As far as its customers are concerned, Apple is one of the great remote-working companies. It has mastered virtual events, which are slicker and quicker than the old tedious applause-fests, and its online launch briefings offer journalists more flexibility and less commuting than in-person meetings. The company can do tech support via phone, online chat, or mail-in repairs, and runs a user-friendly web store. It would be easy to buy and run an entire household of Apple products without ever setting foot in an Apple Store.
So why doesn’t Apple extend the same flexibility to its own employees? Over the past several years, the company has shown it can work effectively at distance, so why does it keep telling staff to come into the office?
Apple employees have been expressing unhappiness about being pushed back into the office for almost as long as the company has been pushing them. Last summer, Tim Cook announced that staff would have to show up to work in person three days a week–and a specific three days: Monday, Tuesday and Thursday for everyone–by the fall, and they responded with an open letter demanding more flexibility and better communication.
“Apple’s remote/location-flexible work policy, and the communication around it, have already forced some of our colleagues to quit,” the letter warned. “Without the inclusivity that flexibility brings, many of us feel we have to choose between either a combination of our families, our well-being, and being empowered to do our best work, or being a part of Apple.”
Those plans were delayed, but the general direction of travel didn’t change: the three-days-per-week policy is now expected to come into effect on May 23, according to Ars Technica, and staff concerns are stronger than ever. On May 7, it was reported that Apple’s director of machine learning had departed the company, citing its return-to-work policy and arguing that “more flexibility would have been the best policy for my team.” And another open letter has claimed Apple’s hybrid work policy “does not recognize flexible work and is only driven by fear. Fear of the future of work, fear of worker autonomy, fear of losing control.”
It’s hard to hold on to talent at the best of times, even when you’re Apple; and these are not the best of times. Ignoring consistent employee complaints for this long is a surefire way of pushing away some of your best employees.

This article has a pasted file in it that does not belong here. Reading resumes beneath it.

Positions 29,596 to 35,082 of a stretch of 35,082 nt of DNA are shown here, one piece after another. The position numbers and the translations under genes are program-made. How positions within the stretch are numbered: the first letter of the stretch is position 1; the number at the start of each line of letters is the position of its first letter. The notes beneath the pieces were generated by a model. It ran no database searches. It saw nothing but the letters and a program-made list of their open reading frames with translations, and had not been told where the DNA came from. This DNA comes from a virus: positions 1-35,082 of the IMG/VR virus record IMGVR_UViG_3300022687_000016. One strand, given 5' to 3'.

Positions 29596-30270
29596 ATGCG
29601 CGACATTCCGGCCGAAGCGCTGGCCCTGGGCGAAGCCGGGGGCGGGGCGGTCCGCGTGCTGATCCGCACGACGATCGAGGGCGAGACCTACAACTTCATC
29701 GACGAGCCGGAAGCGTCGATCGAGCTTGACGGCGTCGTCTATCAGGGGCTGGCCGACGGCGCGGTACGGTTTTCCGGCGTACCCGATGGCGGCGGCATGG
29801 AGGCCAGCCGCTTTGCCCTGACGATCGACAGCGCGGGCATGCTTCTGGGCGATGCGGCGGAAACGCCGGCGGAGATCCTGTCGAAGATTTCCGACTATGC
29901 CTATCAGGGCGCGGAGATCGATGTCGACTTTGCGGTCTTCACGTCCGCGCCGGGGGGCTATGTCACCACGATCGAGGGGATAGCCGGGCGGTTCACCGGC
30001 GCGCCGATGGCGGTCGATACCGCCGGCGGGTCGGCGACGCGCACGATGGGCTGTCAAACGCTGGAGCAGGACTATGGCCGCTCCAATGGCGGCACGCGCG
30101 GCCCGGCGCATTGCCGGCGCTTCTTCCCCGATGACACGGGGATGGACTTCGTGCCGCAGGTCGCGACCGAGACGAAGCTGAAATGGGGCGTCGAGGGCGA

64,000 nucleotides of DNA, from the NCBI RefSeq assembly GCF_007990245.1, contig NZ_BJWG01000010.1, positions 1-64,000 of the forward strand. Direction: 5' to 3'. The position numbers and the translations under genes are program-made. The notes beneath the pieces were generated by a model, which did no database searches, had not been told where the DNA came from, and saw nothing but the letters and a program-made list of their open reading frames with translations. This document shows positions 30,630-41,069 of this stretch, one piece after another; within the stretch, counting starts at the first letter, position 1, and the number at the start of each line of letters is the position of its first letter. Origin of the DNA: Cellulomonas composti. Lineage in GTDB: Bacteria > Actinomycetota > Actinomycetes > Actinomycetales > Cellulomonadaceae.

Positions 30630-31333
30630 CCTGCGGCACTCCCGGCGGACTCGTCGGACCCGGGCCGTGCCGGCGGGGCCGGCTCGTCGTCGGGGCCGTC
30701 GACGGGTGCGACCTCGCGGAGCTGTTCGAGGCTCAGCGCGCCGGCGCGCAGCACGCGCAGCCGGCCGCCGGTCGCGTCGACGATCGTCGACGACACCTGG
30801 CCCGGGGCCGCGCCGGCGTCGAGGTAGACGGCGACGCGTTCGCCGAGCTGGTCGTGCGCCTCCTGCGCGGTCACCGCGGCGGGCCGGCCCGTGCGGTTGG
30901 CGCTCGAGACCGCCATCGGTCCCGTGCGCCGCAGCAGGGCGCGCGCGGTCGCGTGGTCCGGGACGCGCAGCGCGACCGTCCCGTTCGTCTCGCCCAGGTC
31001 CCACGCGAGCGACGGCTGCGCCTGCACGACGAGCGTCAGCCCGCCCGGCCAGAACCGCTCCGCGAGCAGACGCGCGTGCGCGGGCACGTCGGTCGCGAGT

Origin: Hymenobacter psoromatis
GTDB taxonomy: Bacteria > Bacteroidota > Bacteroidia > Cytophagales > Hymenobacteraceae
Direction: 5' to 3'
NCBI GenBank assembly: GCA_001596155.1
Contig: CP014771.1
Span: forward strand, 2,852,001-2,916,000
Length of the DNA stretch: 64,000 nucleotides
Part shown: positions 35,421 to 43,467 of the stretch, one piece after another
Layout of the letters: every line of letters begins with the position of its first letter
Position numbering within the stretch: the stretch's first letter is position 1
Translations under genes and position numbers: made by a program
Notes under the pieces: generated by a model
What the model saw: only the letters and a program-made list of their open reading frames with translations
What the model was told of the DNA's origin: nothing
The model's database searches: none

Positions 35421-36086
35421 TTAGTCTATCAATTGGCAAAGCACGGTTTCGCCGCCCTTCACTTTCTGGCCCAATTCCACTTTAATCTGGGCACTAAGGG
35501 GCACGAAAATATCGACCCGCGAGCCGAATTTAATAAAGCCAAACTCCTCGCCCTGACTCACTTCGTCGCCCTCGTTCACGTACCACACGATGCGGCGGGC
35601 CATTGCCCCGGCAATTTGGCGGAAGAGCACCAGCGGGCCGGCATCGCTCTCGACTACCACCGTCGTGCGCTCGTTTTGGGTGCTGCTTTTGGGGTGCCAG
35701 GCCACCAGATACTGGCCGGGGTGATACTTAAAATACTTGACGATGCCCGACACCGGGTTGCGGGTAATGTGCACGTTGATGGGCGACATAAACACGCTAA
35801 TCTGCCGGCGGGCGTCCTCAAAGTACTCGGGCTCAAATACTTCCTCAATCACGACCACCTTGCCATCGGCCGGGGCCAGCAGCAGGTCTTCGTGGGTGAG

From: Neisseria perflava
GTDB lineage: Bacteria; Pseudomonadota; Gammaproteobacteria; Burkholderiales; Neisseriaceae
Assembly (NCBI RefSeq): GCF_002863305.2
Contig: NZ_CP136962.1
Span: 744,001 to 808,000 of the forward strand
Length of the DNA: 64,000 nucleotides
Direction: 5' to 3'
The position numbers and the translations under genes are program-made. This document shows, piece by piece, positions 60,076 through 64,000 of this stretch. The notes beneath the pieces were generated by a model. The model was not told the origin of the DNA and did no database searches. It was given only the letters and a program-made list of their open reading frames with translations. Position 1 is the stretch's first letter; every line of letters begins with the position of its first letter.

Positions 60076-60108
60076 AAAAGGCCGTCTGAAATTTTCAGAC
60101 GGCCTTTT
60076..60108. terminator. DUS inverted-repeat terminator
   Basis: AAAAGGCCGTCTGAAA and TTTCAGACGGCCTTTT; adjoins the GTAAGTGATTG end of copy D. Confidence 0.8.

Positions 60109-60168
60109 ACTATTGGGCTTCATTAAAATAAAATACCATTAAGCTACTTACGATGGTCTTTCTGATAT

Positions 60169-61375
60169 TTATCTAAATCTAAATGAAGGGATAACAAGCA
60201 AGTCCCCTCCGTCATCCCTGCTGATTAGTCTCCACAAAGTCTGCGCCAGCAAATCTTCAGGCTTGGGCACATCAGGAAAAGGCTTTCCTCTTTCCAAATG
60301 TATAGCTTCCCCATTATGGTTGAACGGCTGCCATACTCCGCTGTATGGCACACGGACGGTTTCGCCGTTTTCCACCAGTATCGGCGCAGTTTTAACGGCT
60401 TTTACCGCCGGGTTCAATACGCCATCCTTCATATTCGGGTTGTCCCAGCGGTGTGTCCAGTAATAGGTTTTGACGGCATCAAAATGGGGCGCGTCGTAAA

Why is Apple’s management so obsessed with in-person working practices? It could be a question of trust: can we trust you to work properly when a supervisor isn’t peering over your shoulder? Can we trust that you won’t take a prototype home and then leak it to social media? But let’s charitably move past that and focus on “serendipity.” This is, roughly speaking, the idea that people from different departments will bump into each other in the canteen, get chatting, and invent something like the iPod.
As the more recent open letter points out, this is a romantic and old-fashioned way of looking at work with little relevance to a large modern workplace like Apple Park. “It doesn’t take luck to overcome the communication silos and make cross-functional connections that are vital for Apple to function, it takes intentionality,” the letter explains. Members of different departments will discuss their projects with each other if you ask them to do so and create a Slack channel for that purpose. It’s certainly a better bet than hoping they’ll use the same elevator, and best of all it can happen remotely.
I will concede that a virtual meeting still isn’t the same as an in-person one. There are social cues you don’t pick up on in text or even video chat, and some people–myself included–feel more relaxed and willing to contribute when speaking to someone in the same room. But this is only going to lessen in importance as employees grow more accustomed to virtual chat. As the technology continues to improve, the imposition of inflexible, compulsory company-wide office attendance three days a week is only going to be more burdensome.
Necessity has forced hundreds of businesses to learn how to operate remotely, and none of them are better equipped than Apple to make the system work. From the MacBook Pro to the iPad Pro, AirPods and Studio Display, Apple has the perfect range of hardware to suit employees’ needs depending on the portability and power they need; indeed its own marketing positions these as ideal tools for remote work. It has its own messaging and video chat apps, and the in-house security and software expertise to keep everyone working together. If Apple can put me and six other journalists in a video chat with a product demo team, get us to sign NDAs remotely and send out the review samples a day later, it should be able to handle a few internal meetings.
Apple might think it’s special for having a culture that thrives on serendipitous, in-person discussion, but as the company’s own employees point out, that wasn’t even true before the pandemic, and certainly doesn’t need to continue in the future. In fact, Apple is special for having an almost uniquely gifted and committed workforce and the technology resources for them to work effectively from anywhere. But if it doesn’t listen to their complaints, that workforce is going to take its talent elsewhere.